Last year over 2,000 website accessibility claims were filed under the Americans with Disabilities Act and experts expect the number to rise.
Winn-Dixie, Netflix, J.Crew, and Target are only a few of the companies who have been sued under the ADA for non-complaint websites.
In 2017, Juan Carlos Gil, a Florida resident, is one of many visually impaired individuals that filed over 70 lawsuits alleging he was wrongfully denied access to a number of websites, in violation of the Americans with Disabilities Act (“ADA”).
In the first case of its kind to go to trial, a federal judge found Winn-Dixie, a large grocery chain whose company website is heavily integrated with physical store locations, had indeed discriminated against Gil based on his disability because the company website did not have an ability to be accessed by screen reading software.
After the Winn-Dixie decision, the website accessibility lawsuits have only continued to mushroom. The Bureau of Internet Accessibility estimates that the number of cases filed in federal court almost tripled from 2017 to 2018, from approximately 814 to 2,258, with the majority of cases filed in New York and Florida.
Companies like J.Crew, Peet's Coffee, and Netflix, have been caught in the wave of website accessibility lawsuits, as have celebrities like Beyoncé. According to court papers, a class-action lawsuit was filed in January of this year against Beyonce.com, on behalf of a blind woman who alleged that she was unable to buy a hoodie because the performer’s website did not have an ability to be accessed by screen reading software.
What is the ADA?
Signed by President George H.W. Bush in 1990, Title I, Title II, and Title III of the ADA protects people with disabilities by ensuring equal access in several areas, including employment, transportation, public accommodations, communications and access to state and local government programs and services.
Traditionally, disabled individuals have used the ADA to compel places of public accommodation (e.g., restaurants, clothing stores, grocery stores, theaters, and department stores) to make their commercial premises physically accessible to those with all forms of disabilities -- by creating independent access to all public areas, in compliance with the ADA Accessibility Guidelines (ADAAG). Examples of readily achievable remediations are adding ramps, widening doors, accessible tables, or even adding braille to restroom signs. However, with the advent of the Internet in the early 2000s, the ADA has evolved. A common misconception is that facilities that existed prior to the 1990 enactment of the ADA are “grandfathered in” and need not comply. However, that is not the case. All commercial facilities must comply with Title III, in compliance with the ADAAG.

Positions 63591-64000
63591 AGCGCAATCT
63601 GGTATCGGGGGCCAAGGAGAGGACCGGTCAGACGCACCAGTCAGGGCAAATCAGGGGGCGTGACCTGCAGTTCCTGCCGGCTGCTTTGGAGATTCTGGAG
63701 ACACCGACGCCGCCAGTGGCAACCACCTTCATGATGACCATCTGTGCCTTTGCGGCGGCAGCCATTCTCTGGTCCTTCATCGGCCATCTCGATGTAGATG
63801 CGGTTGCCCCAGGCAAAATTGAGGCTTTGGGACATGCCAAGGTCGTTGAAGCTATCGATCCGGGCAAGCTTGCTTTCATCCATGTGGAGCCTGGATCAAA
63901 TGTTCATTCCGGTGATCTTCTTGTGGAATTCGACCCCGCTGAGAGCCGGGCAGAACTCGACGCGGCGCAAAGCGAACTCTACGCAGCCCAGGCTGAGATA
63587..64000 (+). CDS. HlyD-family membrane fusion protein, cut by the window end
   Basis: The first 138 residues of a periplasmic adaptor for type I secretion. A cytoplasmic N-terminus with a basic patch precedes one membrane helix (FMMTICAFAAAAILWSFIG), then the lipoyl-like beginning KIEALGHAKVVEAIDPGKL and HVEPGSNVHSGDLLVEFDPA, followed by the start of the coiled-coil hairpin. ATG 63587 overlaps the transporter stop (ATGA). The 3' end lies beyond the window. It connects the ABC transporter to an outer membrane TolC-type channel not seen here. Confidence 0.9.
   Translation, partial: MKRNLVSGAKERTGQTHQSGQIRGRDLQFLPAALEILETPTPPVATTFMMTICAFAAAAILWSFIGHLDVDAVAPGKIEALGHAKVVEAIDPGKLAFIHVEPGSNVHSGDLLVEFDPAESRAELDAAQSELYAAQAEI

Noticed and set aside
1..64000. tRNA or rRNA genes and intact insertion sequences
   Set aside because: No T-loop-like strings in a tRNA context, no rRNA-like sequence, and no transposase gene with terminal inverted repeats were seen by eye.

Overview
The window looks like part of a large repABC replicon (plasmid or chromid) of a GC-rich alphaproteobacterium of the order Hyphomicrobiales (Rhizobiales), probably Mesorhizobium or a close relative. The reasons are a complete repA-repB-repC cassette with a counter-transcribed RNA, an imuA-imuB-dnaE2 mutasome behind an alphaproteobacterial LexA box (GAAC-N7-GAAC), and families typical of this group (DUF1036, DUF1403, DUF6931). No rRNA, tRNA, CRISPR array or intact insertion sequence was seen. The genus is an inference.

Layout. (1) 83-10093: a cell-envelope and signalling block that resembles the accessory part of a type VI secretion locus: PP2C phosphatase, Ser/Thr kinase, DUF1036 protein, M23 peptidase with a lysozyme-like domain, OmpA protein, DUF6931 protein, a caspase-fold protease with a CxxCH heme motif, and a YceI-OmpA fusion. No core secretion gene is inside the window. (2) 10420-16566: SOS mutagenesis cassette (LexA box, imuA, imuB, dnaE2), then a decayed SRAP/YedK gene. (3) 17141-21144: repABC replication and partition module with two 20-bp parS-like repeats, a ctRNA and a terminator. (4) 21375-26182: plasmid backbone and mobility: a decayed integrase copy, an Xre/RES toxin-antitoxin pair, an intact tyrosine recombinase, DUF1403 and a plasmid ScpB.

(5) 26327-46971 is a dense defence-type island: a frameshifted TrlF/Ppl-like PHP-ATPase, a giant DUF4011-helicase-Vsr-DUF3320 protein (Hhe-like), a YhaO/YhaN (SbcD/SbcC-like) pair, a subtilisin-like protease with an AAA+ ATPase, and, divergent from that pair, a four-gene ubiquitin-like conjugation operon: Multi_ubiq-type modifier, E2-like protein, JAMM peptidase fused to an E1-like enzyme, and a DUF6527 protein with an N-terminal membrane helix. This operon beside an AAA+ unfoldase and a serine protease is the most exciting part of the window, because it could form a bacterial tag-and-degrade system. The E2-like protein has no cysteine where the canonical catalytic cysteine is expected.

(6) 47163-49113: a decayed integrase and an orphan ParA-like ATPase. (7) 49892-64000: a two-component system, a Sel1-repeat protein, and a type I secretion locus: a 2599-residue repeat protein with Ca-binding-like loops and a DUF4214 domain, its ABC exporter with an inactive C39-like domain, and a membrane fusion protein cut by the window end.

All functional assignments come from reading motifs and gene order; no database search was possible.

Since the ADA preceded the glory days of the Internet, the legislation did not foresee how ubiquitous the Internet would become and because many businesses and consumers have become unnecessarily reliant on the World Wide Web over the last two decades, lawmakers on Capitol Hill have questioned whether the protections of the ADA should also apply to the Internet, as people with disabilities may not have the same access as their neighbors or friends do.
To put it in perspective, not having access to a website could mean that a visually impaired person might not be able to find the nearest “Trader Joe’s” because their screen readers (such as JAWS) cannot view Google Maps or utilize a website's search bar. It could also mean that a deaf individual might not be able to enjoy the latest music video by the Backstreet Boys (yes, they are still around) because the chip does not contain subtitles or captions, or attend a concert in person, because the venue's website is not accessible.
While the current debate does not question whether or not the ADA should cover the Internet, because the courts have decided that it does, federal courts are split on whether individuals can sue websites that do not have a nexus to a physical place where goods and services are sold.
For instance, the Ninth Circuit concluded that a blind person could not sue the e-commerce giant eBay under the ADA because the company did not have a physical space where sales occurred. The Second and Seventh Circuits, have not concurred, and have held that the ADA applies to websites that conduct business online and there need not be any connection to an actual place (think Netflix or YouTube).
Future of the ADA
Since 2010, The Department of Justice has promised that it would revisit the ADA's general requirements in order to provide more clarity to businesses who have an online presence. The DOJ and various courts have applied the WCAG as the governing guideline in their lawsuits, but that standard is not enacted as law.
However, until the DOJ provides definitive guidance, lawsuits will continue to be the barometer by which to interpret the statute. As a rule of thumb, the best way for companies to lower the probability of an ADA claim is to make their websites accessible by retaining a qualified technical consultant who is well versed with the requirements of Website Accessibility Content Guidelines (WCAG) and discussing these issues with legal counsel familiar with the updated laws and regulations.
As the Queen of hip-hop once sang, “the truth of the matter is that replacing
you [your website]” might not be so bad.